Of the four given triangles, only triangles A and C are isosceles. We could choose either, but let’s choose C and save A for later since it’s equilateral too.

Triangle C has area \(2\sqrt{2}\), so we want to scale by factor \[\sqrt{\frac{12}{2\sqrt{2}}} = \sqrt{3\sqrt{2}}.\] So we should choose the triangle with side lengths \(2\sqrt{3\sqrt{2}}\), \(3\sqrt{3\sqrt{2}}\) and \(3\sqrt{3\sqrt{2}}\).

- … an equilateral triangle similar to one of triangles A, B, C, D with area \(12\)?

Our only option here is triangle A.

Triangle A has area \(4\sqrt{3}\), so we want to scale by factor \[\sqrt{\frac{12}{4\sqrt{3}}} = \sqrt[4]{3}.\] So we should choose the triangle with side lengths \(4\sqrt[4]{3}\), \(4\sqrt[4]{3}\) and \(4\sqrt[4]{3}\).

- … a scalene triangle similar to one of triangles A, B, C, D with area \(12\)?

Here we can choose between triangles B and D. Since we’ve already done B, let’s pick D.

Triangle D has area \(\frac{\sqrt{3}}{2}\), so we want to scale by factor \[\sqrt{\frac{12}{\sqrt{3}/2}} = \sqrt{8\sqrt{3}} = 2\sqrt{2\sqrt{3}}.\] So we should choose the triangle with side lengths \(2\sqrt{2\sqrt{3}}\), \(4\sqrt{2\sqrt{3}}\) and \(2\sqrt{6\sqrt{3}}\).

- … a right-angled triangle with area \(12\) that is not similar to any of triangles A, B, C, D?

We have lots of choice here, we just have to make sure that our right-angled triangle isn’t similar to triangle B or D(it definitely won’t be similar to either of the others).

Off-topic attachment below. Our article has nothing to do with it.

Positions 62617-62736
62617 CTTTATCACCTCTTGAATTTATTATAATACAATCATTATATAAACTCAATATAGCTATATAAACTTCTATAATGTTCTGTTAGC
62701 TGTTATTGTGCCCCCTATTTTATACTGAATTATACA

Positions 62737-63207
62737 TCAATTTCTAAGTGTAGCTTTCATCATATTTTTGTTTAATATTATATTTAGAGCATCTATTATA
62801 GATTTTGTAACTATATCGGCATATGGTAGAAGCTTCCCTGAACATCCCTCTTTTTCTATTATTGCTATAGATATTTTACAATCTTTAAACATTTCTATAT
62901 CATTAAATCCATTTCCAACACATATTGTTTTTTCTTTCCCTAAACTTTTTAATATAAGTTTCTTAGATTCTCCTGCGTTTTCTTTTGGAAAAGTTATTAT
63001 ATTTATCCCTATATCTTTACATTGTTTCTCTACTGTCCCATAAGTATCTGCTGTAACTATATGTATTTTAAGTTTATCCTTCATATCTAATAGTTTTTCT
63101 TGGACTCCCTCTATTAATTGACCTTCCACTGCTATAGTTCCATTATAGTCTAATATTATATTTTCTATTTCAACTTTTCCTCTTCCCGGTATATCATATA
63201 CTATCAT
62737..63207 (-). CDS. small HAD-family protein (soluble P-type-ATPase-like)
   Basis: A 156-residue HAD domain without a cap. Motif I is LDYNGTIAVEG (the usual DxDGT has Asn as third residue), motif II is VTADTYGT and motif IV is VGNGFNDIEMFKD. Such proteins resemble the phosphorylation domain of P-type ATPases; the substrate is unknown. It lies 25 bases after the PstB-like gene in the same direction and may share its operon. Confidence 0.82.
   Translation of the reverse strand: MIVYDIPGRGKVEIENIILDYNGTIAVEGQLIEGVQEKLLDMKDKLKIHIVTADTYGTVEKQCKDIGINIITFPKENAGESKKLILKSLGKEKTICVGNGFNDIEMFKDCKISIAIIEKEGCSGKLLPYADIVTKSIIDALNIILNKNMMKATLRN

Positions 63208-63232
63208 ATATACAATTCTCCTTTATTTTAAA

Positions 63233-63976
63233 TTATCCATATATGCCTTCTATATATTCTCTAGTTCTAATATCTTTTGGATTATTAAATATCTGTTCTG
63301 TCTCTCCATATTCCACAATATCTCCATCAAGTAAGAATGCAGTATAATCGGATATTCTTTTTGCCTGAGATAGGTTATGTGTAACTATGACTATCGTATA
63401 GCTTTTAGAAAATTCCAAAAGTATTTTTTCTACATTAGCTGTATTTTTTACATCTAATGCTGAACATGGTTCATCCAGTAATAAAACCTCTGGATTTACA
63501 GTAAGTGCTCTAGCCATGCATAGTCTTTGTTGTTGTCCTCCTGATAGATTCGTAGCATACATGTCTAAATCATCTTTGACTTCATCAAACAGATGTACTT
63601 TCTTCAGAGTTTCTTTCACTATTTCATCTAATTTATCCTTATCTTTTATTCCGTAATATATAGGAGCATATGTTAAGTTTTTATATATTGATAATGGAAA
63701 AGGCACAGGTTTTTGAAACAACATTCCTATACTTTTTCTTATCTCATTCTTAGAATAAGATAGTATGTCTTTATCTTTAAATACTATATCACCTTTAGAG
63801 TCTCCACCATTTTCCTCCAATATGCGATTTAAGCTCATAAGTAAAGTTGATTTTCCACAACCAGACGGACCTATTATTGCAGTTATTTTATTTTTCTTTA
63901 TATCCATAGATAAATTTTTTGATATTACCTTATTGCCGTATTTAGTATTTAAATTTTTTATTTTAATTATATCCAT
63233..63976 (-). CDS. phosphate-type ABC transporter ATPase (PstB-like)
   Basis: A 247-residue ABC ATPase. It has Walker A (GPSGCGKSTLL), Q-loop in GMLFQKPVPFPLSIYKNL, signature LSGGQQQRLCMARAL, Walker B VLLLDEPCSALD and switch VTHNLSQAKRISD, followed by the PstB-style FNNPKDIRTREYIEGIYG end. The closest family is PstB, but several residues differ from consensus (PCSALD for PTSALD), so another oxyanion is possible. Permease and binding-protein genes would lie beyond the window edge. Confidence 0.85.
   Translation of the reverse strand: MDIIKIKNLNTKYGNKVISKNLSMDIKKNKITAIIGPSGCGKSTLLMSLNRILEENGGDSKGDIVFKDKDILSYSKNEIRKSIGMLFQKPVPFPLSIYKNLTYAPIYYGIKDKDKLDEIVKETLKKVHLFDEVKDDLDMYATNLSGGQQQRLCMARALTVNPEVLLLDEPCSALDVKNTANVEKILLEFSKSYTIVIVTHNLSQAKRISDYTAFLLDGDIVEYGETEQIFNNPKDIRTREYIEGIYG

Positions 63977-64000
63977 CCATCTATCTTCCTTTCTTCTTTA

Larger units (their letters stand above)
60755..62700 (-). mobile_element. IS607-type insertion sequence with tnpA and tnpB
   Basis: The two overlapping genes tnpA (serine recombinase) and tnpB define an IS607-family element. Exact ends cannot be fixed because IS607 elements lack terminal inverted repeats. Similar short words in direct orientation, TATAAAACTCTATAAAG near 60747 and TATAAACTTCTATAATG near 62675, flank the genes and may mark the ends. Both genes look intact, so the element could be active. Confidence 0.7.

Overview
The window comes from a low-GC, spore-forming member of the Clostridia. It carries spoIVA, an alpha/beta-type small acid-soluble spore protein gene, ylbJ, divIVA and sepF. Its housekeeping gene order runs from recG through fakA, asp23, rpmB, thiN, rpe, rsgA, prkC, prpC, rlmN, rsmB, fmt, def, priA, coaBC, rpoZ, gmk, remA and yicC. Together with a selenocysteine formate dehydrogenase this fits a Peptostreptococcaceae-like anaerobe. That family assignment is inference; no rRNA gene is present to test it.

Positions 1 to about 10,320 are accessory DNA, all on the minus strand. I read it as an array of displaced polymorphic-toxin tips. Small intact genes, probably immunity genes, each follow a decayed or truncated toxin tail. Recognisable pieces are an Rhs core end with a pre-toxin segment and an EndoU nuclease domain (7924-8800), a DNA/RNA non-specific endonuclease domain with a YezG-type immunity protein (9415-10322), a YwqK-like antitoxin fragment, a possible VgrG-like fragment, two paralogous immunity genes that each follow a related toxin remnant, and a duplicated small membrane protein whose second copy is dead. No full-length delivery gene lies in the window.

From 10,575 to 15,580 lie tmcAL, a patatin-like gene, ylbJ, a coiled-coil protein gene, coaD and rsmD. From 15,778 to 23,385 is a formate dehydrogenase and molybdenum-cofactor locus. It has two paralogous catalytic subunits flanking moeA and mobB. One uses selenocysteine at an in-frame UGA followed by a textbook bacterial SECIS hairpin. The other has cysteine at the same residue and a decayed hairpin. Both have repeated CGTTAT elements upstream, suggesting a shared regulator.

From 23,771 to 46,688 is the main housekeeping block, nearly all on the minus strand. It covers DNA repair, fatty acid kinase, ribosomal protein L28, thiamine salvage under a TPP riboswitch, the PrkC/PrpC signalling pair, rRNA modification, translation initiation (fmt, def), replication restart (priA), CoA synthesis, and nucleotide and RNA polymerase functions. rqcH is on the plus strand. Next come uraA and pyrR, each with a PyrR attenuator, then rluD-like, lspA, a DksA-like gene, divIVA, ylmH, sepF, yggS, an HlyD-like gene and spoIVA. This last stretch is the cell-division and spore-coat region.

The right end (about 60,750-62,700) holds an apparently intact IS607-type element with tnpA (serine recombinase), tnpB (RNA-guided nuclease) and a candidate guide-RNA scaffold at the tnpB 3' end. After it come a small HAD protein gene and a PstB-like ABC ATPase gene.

Let’s try to be lazy when constructing an example. An easy way to make a triangle have area \(12\) is to give it base \(12\) and height \(2\), for example, and then we can use Pythagoras to finish off.

Choose the triangle with side lengths \(2\), \(12\) and \(\sqrt{2^2 + 12^2} = \sqrt{4 + 144} = \sqrt{148} = 2\sqrt{37}\). The side lengths satisfy Pythagoras’s equation so the triangle is right-angled, and its area is \(12\). It is easy to check that it is not similar to triangle B or triangle D, by looking at ratios of two sides (e.g. \(\frac{3}{4} \neq \frac{2}{12}\)).

- … an isosceles triangle with area \(12\) that is not similar to any of triangles A, B, C, D?

We need to avoid both A and C here. It should be quite straightforward to build an isosceles triangle with area \(12\), by picking the base and height and then finding the missing side length.

Choose the isosceles triangle with base \(2\) (as one side of the triangle) and height \(12\). The other sides have length \(\sqrt{1^2 + 12^2} = \sqrt{145}\). This is clearly isosceles, clearly has area \(12\), and cannot be similar to triangle C (since they have the same base but different heights).

- … an equilateral triangle with area \(12\) that is not similar to any of triangles A, B, C, D?

This is a bit tricky…

Every equilateral triangle is similar to every other equilateral triangle! So any equilateral triangle will be similar to A, so there is no triangle that meets the criteria.

- … a scalene triangle with area \(12\) that is not similar to any of triangles A, B, C, D?

There are lots and lots of examples here. Again, a nice approach might be to specify the base and height, since they determine the area, and then just to make sure that the triangle is not isosceles or right-angled. The hardest part might be calculating the side lengths!